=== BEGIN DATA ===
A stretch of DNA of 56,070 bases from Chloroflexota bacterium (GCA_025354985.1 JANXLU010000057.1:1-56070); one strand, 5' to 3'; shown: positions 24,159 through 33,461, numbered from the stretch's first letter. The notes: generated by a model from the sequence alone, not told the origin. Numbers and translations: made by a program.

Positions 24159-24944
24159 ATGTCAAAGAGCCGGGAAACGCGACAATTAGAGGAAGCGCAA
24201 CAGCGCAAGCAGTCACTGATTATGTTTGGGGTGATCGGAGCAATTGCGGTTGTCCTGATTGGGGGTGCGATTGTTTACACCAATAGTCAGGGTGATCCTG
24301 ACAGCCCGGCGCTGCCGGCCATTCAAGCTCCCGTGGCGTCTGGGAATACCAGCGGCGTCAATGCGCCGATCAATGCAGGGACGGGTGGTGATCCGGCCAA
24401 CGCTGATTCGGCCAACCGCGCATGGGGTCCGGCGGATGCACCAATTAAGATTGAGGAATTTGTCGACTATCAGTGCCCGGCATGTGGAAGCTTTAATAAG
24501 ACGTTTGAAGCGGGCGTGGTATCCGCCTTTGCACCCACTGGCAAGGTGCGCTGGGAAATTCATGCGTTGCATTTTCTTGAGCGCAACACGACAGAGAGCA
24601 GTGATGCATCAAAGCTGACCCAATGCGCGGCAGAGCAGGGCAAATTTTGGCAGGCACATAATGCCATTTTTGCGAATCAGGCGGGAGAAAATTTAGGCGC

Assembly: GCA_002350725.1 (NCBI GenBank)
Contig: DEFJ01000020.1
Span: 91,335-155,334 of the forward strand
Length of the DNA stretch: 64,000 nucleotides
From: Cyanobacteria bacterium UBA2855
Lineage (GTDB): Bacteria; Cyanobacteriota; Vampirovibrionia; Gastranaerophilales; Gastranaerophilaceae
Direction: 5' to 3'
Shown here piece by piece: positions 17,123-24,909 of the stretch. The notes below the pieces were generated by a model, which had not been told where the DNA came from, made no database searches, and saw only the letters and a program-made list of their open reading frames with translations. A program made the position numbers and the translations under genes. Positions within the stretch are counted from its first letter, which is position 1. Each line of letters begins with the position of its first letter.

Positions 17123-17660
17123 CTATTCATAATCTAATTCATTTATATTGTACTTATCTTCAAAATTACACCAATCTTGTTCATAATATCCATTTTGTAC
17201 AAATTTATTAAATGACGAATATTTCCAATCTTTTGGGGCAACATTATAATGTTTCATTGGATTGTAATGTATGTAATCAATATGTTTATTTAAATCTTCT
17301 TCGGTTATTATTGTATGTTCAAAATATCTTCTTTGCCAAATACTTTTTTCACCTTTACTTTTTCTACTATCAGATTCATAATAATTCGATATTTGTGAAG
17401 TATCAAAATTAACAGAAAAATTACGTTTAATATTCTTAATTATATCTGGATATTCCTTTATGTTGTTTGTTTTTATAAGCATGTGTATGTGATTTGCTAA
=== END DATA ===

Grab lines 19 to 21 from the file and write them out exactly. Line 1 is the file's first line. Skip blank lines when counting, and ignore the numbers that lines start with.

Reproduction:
17201 AAATTTATTAAATGACGAATATTTCCAATCTTTTGGGGCAACATTATAATGTTTCATTGGATTGTAATGTATGTAATCAATATGTTTATTTAAATCTTCT
17301 TCGGTTATTATTGTATGTTCAAAATATCTTCTTTGCCAAATACTTTTTTCACCTTTACTTTTTCTACTATCAGATTCATAATAATTCGATATTTGTGAAG
17401 TATCAAAATTAACAGAAAAATTACGTTTAATATTCTTAATTATATCTGGATATTCCTTTATGTTGTTTGTTTTTATAAGCATGTGTATGTGATTTGCTAA